Before the NBA draft even gets underway, players have already identified favorite brands that stretch back to their high school and college days.

DePaula went on to say that he anticipates the addition of NIL deals and existing agent relationships that will help expedite the process, and some deals could land before the June 23 draft.

Changes are not strictly related to gameplay. Brands, including the NBA, continue to expand beyond the US, and the footwear business is no exception. Chinese brands in particular have made a name for themselves, signing sponsorship deals with Klay Thompson, Rajon Rondo and Andrew Wiggins.

What type of shoe contracts are available to NBA players?

There are three types of contracts in the shoe world – signature, cash and merge deals.

Signature deals, reserved for the league’s 20 or so most marketable players, typically reach the multimillion-dollar threshold, including royalties. It’s not only important to a player’s brand, but also an opportunity for them to take an active role in the design of the shoe, which is then released around the world.

Landing a signature deal is particularly rare for newbies. These are typically players who have been anointed into certified stars long before their NBA debut – think Zion Williamson, John Wall and LeBron James to name a few.

“Especially these days, brands are still holding back and wanting to see a player who can prove themselves before they give them a signature shoe,” said DePaula.

The most popular option — a cash deal — typically comes with packages ranging from $50,000 to $2 million, according to DePaula, but doesn’t include a signature shoe deal. Rather, players agree on exclusivity with a brand that offers all of their shoes. This option often includes bonus incentives as well, such as B. Creating an All-Star Game.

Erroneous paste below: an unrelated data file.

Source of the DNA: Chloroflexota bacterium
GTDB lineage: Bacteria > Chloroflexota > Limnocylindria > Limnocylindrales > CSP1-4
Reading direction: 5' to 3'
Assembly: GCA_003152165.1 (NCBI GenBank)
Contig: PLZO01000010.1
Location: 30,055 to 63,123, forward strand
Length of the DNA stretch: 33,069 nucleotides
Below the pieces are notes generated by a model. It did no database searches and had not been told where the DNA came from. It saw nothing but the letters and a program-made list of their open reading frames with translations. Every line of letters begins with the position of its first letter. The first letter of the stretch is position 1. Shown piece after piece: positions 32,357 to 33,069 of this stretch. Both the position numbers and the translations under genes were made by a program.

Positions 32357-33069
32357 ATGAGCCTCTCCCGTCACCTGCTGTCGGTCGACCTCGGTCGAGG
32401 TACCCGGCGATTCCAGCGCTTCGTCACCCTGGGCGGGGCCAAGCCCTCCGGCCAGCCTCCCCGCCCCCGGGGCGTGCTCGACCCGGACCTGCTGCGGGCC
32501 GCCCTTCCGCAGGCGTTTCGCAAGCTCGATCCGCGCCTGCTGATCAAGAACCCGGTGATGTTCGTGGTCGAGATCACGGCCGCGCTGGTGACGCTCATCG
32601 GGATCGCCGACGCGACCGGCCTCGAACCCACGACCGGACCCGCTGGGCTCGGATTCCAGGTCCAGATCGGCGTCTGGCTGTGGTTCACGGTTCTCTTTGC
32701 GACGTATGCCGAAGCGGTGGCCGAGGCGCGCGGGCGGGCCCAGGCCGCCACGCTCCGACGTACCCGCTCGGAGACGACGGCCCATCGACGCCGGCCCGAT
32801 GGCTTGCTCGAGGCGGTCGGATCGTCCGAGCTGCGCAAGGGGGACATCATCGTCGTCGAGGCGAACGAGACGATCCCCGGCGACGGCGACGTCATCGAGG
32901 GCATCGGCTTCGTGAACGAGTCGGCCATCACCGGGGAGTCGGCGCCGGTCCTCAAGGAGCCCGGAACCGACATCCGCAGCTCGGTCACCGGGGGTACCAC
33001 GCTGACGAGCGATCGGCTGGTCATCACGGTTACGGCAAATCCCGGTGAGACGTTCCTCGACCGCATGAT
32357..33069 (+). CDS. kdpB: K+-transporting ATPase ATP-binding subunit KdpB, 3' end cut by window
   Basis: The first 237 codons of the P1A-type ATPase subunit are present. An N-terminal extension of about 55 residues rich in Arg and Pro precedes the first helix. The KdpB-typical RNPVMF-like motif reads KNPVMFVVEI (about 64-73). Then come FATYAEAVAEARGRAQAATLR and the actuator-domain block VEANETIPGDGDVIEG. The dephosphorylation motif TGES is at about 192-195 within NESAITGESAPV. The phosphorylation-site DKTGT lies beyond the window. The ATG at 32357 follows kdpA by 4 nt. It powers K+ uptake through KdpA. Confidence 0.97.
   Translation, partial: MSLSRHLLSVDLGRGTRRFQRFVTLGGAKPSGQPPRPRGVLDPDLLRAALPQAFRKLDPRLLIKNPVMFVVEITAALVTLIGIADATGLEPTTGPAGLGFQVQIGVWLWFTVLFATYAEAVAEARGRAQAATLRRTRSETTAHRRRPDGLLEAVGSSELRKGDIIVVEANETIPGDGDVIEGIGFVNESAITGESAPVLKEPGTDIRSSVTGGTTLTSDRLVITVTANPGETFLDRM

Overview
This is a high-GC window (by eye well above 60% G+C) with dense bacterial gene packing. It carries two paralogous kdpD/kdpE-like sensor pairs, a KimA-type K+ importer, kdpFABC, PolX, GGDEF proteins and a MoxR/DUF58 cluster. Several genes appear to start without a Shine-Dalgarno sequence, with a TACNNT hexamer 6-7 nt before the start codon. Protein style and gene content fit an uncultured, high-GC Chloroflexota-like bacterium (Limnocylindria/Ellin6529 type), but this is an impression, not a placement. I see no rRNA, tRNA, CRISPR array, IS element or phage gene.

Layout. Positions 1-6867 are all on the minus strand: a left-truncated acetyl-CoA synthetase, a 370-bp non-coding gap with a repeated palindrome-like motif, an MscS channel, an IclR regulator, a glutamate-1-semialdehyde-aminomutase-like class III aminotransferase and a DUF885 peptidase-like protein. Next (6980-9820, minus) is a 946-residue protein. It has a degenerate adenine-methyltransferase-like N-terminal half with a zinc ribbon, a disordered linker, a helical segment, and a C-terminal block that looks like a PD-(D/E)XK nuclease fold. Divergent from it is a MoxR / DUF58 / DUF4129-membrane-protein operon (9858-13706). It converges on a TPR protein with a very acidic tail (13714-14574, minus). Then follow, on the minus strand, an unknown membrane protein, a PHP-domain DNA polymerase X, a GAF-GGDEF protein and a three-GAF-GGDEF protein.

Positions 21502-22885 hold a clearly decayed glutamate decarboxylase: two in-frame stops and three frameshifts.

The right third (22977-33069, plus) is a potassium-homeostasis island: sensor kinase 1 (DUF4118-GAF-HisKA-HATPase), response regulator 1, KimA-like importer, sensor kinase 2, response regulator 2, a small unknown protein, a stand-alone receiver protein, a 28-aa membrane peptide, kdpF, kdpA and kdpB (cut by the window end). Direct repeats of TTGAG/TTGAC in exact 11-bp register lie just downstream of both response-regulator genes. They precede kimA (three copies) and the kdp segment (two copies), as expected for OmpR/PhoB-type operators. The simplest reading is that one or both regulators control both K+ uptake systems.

After all, the merger deal, which is usually reserved for players at the back of the bench and younger players, is primarily just an agreement for free boots in exchange for on-pitch visibility.

What are some of the notable footwear offerings of the 2021-22 NBA season?

How do brands convince NBA players to work with them?

It’s a two-way street with players and brands arguing why they’re the right partnership.

While brands are typically reticent about awarding multi-million dollar deals, the cash deals are still very risky and just another gamble with the harvest of players entering the league.

“I would say this is a two-way trial where players are testing stuff from sometimes five, sometimes even seven or eight brands at a time,” DePaula said.

According to DePaula, brands typically have budgets ranging from $6 million to $15 million per draft. They’ll try to land a bunch of picks, knowing that “maybe three of those five lottery picks they’re trying to sign aren’t going to pan out.”

The sales pitch is a different production.

Brands often put weeks and months of strategy and preparation into a pitch that lasts a few hours at most.

Adidas is known for renting out lavish mansions complete with a private chef, entertainment rooms and countless items tailored to the player and their support system.

Meanwhile, according to DePaula, Nike rolled out the red carpet for Williamson and provided 365 pairs of shoes — one for each day — that earned his family members nods.

Even the vast majority of players who fail to sign signing deals in their rookie season are often on the receiving end of pitches from countless brands.

Corey Kispert, a guard drafted by the Washington Wizards with the #15 pick in the 2021 NBA draft, witnessed this firsthand leading up to the draft.